Perhaps less obviously, though, we do not have the version of Sarah Connor shown in the film. That Sarah Connor remembers being pursued by a terminator, destroying Skynet, being John's mother, seeing him killed, and fighting terminators thereafter. None of that ever happened. She cannot have memories of a history she erased, because she never lived it. She got pregnant in 1984 from a liason with someone she met one night, and birthed and raised a child either as a single mother or partnered with the father, and was never targeted by any machine from the future, and never met a time traveler. She was a waitress, not a commando.
Obviously there are a lot of problems that arise because of the fact that the film doesn't fit the history created by the previous films, even when we eliminate all but the first two. The question, though, is would it stand alone if we ignore those problems?
Here's the story of the film, stripped bare.
Somewhere in Mexico there is a girl named Danielle, or Dani to her friends.
At some point someone creates an artificial intelligence called Legion that takes over the military systems and begins a war against humans. It attempts to use the strategy of turning humans against each other, but Dani arises and unites humans against the machines. In the process she saves many people, including a young girl named Grace. To help fight against the machines, some humans, including Grace, become augmented, people who are part machine so they can stand a chance against the machines.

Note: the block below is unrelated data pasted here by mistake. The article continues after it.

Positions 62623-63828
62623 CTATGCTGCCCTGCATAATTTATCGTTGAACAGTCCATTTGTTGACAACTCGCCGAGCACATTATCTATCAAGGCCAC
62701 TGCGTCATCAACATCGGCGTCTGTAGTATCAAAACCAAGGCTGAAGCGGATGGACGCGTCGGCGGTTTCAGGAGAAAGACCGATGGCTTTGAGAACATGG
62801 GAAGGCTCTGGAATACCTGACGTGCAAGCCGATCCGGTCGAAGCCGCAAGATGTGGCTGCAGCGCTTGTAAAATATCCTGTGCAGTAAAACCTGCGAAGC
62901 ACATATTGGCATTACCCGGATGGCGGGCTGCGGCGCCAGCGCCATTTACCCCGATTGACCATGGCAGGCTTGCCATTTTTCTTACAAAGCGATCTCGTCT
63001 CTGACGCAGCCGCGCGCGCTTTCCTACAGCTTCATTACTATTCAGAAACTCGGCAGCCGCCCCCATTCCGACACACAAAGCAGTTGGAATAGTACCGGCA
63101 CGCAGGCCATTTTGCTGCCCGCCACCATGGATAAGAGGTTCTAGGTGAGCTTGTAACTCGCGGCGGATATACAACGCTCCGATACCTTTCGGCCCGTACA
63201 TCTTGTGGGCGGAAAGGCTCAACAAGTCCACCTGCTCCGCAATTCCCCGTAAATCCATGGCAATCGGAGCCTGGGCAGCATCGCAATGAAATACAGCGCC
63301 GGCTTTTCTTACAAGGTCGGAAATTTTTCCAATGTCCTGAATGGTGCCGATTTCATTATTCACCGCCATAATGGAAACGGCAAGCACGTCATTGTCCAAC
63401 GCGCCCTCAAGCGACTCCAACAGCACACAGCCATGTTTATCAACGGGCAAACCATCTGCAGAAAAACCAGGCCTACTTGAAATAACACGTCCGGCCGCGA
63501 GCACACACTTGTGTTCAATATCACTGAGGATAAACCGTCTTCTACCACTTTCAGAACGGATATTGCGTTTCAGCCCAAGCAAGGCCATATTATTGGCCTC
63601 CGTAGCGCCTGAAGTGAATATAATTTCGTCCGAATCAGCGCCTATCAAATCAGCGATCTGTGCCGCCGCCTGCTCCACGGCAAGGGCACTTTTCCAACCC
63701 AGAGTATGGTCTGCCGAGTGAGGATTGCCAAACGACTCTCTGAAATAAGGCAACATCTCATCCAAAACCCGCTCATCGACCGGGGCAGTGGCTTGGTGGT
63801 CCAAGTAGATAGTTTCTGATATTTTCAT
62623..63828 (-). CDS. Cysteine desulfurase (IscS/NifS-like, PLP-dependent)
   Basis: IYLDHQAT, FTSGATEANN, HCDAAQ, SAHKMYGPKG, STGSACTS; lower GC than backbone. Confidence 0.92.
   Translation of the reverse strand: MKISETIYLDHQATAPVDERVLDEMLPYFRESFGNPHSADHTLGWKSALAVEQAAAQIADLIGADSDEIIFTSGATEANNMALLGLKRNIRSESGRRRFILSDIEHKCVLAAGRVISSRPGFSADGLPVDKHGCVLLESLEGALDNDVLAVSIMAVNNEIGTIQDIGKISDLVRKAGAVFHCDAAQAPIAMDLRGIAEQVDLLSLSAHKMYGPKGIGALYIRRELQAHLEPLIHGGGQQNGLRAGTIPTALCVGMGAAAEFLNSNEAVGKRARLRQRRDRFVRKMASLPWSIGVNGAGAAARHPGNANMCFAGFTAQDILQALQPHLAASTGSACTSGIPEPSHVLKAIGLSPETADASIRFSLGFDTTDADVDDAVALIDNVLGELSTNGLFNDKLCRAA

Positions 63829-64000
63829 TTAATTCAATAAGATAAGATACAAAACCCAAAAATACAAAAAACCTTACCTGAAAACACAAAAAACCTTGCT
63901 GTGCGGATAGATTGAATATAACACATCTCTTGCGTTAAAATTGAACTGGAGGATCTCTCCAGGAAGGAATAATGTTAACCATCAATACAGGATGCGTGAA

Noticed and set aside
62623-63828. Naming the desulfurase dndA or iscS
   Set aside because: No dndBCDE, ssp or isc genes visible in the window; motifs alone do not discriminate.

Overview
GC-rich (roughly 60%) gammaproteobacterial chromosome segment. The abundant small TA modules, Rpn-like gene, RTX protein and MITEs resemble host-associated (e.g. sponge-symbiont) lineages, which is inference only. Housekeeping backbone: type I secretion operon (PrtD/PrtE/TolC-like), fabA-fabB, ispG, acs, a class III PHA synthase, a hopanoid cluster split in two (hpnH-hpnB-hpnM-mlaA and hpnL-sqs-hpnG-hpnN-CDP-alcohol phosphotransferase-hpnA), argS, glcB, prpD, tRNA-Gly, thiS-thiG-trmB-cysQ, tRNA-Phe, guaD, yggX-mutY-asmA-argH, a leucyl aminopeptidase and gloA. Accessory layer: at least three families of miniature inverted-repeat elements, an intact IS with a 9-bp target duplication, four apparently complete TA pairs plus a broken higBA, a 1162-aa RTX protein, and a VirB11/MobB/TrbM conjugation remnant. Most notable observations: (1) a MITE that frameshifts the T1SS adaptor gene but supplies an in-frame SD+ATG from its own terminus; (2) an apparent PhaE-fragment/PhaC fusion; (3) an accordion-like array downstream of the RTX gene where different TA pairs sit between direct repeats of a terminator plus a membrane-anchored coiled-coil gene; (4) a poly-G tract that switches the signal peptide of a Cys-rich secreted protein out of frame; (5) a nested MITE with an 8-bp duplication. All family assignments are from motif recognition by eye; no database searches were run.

Legion realizes that Dani is its biggest problem, and so it develops a time travel projection device (a machine that can send someone or something to a different point in time) and uses it to send one of its terminator machines, a Rev-9, back to perhaps 2020 to kill Dani before she becomes a problem, and before she has an army to protect her.
Dani survives, and then in the future after the terminator has been sent to kill her she sends Grace back to protect her. Grace dies protecting Dani, but succeeds in destroying the Rev-9.
Here are our problems: